Hasan Ismaik

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Arabtec boss quits after shares plummet on rumours of boardroom split

20 June 2014 | By Joe Quirke | 0 Comments

Arabtec has announced that it has accepted the resignation of Hasan Ismaik, its chief executive, owing to “personal work and investment preoccupations”. The news comes after the United Arab Emirates (UAE) contractor lost half its market value in the past six weeks. 

The two principal shareholders in Arabtec are Ismaik and the state-owned investment company Aabar Investments. Ismaik, whose personal wealth was estimated to be $1.4bn before Arabtec’s share price began its slide, last month raised his personal stake in the contractor from 8% to 29%. At the same time, Aabar decreased its stake from 22% to 19%. 

The share price began to slide after rumours began to circulate that Ismaik and the management of Aabar had fallen out over the company’s business strategy. In particular, Aabar’s decision to cut its holding led to concerns that Arabtec would lose its special relationship with the government of Abu Dhabi, and therefore the federal government of the UAE.  

Although Arabtec has recently expanded its presence in north Africa, Europe and Russia, it has tended to be the first choice contractor for projects backed by funds from the UAE.

Earlier this year it won one of the biggest schemes ever let in the Middle East: a $40bn deal to build a million affordable homes in Egypt; the UAE has provided about $7bn in aid to Egypt since the fall of the Morsi government last year.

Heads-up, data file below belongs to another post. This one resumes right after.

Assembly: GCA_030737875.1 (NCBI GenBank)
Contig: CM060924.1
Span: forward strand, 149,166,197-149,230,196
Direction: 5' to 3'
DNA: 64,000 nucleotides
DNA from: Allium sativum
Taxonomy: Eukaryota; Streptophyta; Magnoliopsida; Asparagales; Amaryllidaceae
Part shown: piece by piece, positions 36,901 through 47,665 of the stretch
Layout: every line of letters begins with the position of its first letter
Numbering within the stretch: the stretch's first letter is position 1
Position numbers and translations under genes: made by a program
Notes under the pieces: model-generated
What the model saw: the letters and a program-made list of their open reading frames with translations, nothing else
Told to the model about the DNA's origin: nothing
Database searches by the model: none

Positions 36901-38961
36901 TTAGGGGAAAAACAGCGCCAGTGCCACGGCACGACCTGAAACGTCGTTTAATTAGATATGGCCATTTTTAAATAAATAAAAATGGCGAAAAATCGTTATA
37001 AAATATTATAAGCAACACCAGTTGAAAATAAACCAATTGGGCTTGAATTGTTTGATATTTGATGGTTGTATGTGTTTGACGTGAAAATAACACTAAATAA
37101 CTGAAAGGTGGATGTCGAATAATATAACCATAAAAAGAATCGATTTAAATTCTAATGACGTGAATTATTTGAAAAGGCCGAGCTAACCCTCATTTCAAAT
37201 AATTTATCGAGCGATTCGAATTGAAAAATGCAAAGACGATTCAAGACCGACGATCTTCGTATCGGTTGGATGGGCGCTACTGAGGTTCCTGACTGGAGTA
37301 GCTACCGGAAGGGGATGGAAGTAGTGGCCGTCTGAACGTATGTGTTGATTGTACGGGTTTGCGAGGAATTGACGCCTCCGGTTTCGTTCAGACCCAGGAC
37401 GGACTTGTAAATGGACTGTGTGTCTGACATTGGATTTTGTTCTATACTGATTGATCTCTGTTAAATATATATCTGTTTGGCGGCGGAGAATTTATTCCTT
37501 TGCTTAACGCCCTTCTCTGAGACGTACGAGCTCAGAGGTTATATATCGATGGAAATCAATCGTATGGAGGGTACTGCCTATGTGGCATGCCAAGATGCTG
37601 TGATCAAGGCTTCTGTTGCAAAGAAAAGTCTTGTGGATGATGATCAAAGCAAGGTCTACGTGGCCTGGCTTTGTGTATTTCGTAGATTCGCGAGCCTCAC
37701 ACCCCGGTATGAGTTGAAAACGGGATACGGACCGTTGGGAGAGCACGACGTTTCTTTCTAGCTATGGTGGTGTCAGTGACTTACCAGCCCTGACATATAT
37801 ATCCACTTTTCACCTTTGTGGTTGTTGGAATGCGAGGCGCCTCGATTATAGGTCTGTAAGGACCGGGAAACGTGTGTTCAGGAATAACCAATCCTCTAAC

In an interview with Al Arabiya television on Wednesday, Ismaik said he was leaving Arabtec because he wanted to look after his own business. He also said he would consider selling his stake in the company if he received an attractive offer “from a government entity”.

Sanyalak Manibhandu, manager of research at NBAD Securities, one of the UAE’s top brokerages, told the Reuters news agency: “I just hope things settle down. The company has to assure investors that the strategy it’s built up since the end of 2012 remains in place, or if it isn’t in place what changes will be made. Investors need to know what’s going on.”

Mohamed Al Fahim, a board member for International Petroleum Investment Company, the parent company of Aabar Investments, is acting as temporary chief executive. 

In 2013, Ismaik was listed first in Construction Week Online’s ranking of the 100 most powerful persons in Middle East construction. He was appointed chief executive last year. Arabtec is the UAE’s largest listed construction company. 

Arabtec issued a statement yesterday, expressing its “positive aspirations for a bright future and continuing to make more achievements, which aim to protect the rights of shareholders and to maintain and achieve the best interests of the Company and its shareholders and investors”.